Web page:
Hare virus appears to have had minimal impact

Just a dozen cases of infection were reported on Thursday, the day the Hare PC virus was programmed to strike.

Just a dozen cases of infection were reported on Thursday, the day the Hare PC virus was programmed to strike. However, it is set to go off again in another month, on September 22.

"Technically, anyone who's got a PC and is running DOS is susceptible, but worldwide, we're only aware of 12 cases of infection," says Stephen Orenberg, general manager for North America of Dr. Soloman's Software, an antivirus computer software maker.

Orenberg says that Hare was probably born in an underground hackers' newsgroup called alt.crack. "We don't think it was intentional," but somehow Hare infected one of the files there, and escaped, Orenberg says.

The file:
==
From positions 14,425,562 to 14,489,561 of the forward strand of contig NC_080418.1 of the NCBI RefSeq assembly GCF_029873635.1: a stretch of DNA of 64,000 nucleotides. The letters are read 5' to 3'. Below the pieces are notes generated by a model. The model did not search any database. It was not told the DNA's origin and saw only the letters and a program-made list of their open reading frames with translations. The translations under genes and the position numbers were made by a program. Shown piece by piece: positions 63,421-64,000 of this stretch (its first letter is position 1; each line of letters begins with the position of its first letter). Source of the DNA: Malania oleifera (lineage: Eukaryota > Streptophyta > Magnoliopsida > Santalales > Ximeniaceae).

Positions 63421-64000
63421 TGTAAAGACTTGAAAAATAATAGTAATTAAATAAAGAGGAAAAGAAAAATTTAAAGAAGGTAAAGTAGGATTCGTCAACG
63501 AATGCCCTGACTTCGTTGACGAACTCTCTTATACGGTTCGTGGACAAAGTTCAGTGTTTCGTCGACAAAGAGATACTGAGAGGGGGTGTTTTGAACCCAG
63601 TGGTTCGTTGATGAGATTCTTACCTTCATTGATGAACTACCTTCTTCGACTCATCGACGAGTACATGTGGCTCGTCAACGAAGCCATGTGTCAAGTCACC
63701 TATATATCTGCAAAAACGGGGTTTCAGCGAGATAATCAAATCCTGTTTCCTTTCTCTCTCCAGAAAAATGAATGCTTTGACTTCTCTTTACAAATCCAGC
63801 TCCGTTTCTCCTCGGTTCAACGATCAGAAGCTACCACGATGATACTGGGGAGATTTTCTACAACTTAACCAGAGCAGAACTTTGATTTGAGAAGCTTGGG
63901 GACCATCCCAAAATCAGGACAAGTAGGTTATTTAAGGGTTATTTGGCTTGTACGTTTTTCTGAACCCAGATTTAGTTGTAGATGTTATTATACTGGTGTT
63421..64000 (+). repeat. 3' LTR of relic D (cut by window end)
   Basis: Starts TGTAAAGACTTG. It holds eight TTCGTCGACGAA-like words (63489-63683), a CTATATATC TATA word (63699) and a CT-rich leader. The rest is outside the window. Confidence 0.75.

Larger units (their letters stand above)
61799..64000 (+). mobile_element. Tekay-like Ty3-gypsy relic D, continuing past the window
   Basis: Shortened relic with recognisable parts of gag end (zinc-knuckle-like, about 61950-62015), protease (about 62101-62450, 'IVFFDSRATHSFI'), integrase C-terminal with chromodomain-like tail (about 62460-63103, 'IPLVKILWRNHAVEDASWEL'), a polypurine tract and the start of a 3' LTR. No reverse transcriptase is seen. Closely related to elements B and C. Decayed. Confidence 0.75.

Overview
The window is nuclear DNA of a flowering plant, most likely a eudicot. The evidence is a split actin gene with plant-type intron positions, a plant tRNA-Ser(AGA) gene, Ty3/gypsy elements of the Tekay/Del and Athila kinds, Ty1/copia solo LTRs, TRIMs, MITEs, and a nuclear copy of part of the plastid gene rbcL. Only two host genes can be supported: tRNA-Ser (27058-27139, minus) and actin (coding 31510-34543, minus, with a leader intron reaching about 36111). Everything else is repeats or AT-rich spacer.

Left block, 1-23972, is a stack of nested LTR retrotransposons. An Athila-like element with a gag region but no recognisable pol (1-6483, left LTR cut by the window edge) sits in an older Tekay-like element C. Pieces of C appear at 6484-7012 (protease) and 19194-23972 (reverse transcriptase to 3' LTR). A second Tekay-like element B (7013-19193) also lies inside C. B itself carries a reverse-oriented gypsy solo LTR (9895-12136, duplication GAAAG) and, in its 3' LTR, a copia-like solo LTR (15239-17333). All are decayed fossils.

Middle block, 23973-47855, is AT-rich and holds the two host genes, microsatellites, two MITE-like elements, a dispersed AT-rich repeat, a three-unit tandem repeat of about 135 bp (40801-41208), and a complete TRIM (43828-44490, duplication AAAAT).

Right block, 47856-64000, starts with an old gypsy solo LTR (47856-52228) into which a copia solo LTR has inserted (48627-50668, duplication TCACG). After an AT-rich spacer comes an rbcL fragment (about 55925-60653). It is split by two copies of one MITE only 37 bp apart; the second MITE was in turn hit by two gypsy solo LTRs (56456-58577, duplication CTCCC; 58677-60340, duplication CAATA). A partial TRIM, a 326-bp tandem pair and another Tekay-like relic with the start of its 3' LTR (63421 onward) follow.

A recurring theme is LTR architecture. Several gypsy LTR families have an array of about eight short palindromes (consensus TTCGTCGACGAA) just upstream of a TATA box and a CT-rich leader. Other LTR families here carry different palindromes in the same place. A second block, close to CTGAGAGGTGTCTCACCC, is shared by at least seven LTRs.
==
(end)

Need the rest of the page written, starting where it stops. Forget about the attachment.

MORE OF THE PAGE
The virus is multipartite, meaning it infects the partition sector of hard drives, the boot sector of floppy drives and executable files, according to Orenberg. In addition, Hare is polymorphic, meaning it is capable of changing after each corruption incident, he says.

Burlington, Massachusetts-based Dr. Soloman's first heard of Hare in June. "It wasn't something that we felt that people should panic about," because it's so difficult to spread, Orenberg says. Nonetheless, because the consequences of infection are so great, the company decided to make a Hare virus detector available on its Web site, at http://www.drsolomon.com, Orenberg says.

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